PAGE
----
On playing with matches and sucking your thumb

Last weekend I was doing a bit of blog-tidying, and realised that there are a few books on the list of 1001 Children’s Books that I have read, but forgotten to write about. So I’ll try and catch you all up on all the books that have slipped through the cracks over the next couple of weeks.

IMG_3705Quite a while ago I mentioned that my Gran gave me a copy of Struwwelpeter by Dr Heinrich Hoffmann. It was given to my Great-Aunt by Father Christmas in 1931, according to the inscription on the inside of the front cover. It is battered and obviously much loved, and I feel like I have received a bit of a family treasure. (I also feel like it is incredibly possible for the whole thing to disintegrate in my hands, and try to handle it with extreme care).

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Struwwelpeter is an interesting relic of the time it was written. It is full of poems the author wrote for his son, as he couldn’t find a book he wanted to give him as a present so decided to create his own instead. The poems are all about very naughty children who come to often rather unpleasant endings. There is Augustus, who refuses to eat his soup and eventually fades away until he dies, there is the story of Harriet the girl who played with matches and burns herself out of existence, and probably Hoffmann’s most famous character, the red legg’d scissor man who cuts off the thumbs of children who suck their thumbs. Each poem is dripping with its own particular moral.

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The horrid endings that each of these characters come to was no doubt delightful for children when they read them for the first time in 1845, as well as no doubt cautioning them against refusing their dinner, playing with matches and sucking their thumbs. They are still deliciously wicked to a modern reader, but I wonder if the morals pressed into each poem imprints itself into the minds of a contemporary child. After all, modern children still refuse to eat their dinner, are cautioned not the play with matches and still suck their thumbs. But I feel like children reading this book would do so for pleasure rather than to learn the morals that mould each story.

Children are no doubt still familiar with the idea of morals in stories – as long as fairytales are around, morals will be pushed onto children. But I wonder how many stories being written now stink so strongly of morality. I feel like contemporary writing tries to disguise the lessons to be learnt a bit more than older works. The moral behind a story is not as important as the story itself.

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Many people, including quite a few of my lecturers when I was studying at university, think that one of the main reasons to push children to read is for educational purposes. Reading is about learning, to them. This may be true to a certain extent, but I think children reading should be about enjoyment, with learning a happy coincidence. I don’t think morals, or lessons, or ‘education’, should be shoved down children’s throats. They should read because they love reading, not because it’s good for them. I wonder how Struwwelpeter fits into people’s view regarding educational reading. Is this book ‘educational’ because it is full of morals? Or is it fun to read despite the fact that it is full of morals? Where is the balance between enjoyment and learning?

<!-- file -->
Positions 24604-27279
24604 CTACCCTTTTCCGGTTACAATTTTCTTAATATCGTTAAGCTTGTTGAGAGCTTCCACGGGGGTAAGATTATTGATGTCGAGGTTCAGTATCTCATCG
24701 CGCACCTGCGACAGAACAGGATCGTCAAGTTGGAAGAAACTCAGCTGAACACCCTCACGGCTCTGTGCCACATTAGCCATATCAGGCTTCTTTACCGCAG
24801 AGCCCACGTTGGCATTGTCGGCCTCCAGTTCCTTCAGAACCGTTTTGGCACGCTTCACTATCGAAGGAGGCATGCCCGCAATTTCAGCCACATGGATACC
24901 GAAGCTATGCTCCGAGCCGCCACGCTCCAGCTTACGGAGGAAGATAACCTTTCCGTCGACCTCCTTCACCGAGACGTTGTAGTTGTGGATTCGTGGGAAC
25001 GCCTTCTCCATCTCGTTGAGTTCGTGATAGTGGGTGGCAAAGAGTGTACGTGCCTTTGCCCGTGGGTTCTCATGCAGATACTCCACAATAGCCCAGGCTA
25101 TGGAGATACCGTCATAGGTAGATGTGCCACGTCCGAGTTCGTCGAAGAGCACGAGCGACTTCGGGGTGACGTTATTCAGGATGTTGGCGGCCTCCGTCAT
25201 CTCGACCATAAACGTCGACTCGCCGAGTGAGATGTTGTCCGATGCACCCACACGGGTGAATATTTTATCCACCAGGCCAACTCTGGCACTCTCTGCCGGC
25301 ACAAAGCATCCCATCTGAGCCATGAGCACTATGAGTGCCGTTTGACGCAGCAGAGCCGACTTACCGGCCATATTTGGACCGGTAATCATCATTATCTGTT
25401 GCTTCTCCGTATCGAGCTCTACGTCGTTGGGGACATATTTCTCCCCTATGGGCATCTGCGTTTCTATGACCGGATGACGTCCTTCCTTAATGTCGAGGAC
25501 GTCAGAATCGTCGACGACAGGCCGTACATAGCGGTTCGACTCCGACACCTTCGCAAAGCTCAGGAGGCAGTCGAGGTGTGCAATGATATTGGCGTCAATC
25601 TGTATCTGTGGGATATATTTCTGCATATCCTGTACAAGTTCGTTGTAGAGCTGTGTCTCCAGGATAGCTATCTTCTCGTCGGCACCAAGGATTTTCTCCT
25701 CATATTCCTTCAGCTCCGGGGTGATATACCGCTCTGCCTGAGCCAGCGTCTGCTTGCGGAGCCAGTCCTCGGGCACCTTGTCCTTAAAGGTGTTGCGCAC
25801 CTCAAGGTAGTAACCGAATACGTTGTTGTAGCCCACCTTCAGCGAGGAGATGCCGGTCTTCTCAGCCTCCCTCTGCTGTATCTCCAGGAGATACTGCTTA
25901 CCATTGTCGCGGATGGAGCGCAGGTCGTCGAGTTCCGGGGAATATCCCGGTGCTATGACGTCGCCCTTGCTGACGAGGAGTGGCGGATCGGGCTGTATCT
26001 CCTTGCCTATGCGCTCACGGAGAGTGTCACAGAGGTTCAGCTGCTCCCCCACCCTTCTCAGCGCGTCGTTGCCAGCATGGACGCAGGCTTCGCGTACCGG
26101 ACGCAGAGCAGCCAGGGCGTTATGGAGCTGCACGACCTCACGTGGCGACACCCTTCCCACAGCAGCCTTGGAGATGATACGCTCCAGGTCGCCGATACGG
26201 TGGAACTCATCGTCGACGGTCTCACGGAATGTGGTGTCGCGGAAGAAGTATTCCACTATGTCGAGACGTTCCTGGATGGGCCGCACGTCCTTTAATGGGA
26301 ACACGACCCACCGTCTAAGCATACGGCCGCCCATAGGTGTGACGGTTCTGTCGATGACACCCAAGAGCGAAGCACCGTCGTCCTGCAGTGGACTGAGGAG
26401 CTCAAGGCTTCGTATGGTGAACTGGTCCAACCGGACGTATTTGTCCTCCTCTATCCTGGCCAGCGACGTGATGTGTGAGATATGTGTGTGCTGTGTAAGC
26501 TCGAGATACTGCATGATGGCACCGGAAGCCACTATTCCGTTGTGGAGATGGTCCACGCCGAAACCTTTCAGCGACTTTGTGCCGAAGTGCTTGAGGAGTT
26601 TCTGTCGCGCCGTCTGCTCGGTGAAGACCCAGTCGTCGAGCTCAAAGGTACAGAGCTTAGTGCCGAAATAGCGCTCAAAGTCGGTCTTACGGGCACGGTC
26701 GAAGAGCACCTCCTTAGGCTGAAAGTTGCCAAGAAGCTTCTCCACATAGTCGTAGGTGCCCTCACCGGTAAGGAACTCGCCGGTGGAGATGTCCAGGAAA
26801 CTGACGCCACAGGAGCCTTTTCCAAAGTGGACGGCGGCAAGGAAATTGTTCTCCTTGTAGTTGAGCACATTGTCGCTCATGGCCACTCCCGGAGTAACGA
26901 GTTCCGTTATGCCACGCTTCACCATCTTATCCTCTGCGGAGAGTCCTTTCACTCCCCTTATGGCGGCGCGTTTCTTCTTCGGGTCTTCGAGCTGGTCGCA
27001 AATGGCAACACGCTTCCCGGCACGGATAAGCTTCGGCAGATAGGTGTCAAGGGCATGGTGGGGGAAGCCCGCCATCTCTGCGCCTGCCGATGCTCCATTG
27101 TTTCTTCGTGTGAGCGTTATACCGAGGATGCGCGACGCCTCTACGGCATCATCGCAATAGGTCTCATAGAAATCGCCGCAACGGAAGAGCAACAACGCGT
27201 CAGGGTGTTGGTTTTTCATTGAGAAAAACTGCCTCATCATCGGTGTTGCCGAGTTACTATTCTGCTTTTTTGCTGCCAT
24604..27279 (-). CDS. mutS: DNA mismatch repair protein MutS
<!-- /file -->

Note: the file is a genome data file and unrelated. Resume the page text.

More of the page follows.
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2 comments

  1. The stories in Struwwelpeter always remind me of a) Mark Twain’s “Story of a Bad Little Boy” and “Story of a Good Little Boy” and b) Edward Gorey’s “The Gashleycrumb Tinies”, “The Hapless Child”, and “The Beastly Baby” — satirical takes on the genre.

  2. I entirely agree will your last couple of sentiments.

    When it came for time to choose subject options at age 14 I tried to persuade my wouldbe music students that there was an ideal hierarchy of reasons for making that choice which too many school students reversed. First and foremost choose Music because you enjoy it for its own sake. Then choose it because you want to continue to study it at higher levels. And last and least important, Because passing the exam might get you a good job (for which, many read ‘loads of money’). For too many students in too many different subjects, choosing options was ultimately about getting a job, not for its intrinsic worth to them. And too many kids chose not to take music because ‘it’s no use’.

    And so it is with reading. Kids are often encouraged to read only because ‘Being able to read will help you in getting a good job that will make you rich’ and not because ‘Being able to read will enrich your life beyond your wildest imaginings’. It’s sad.

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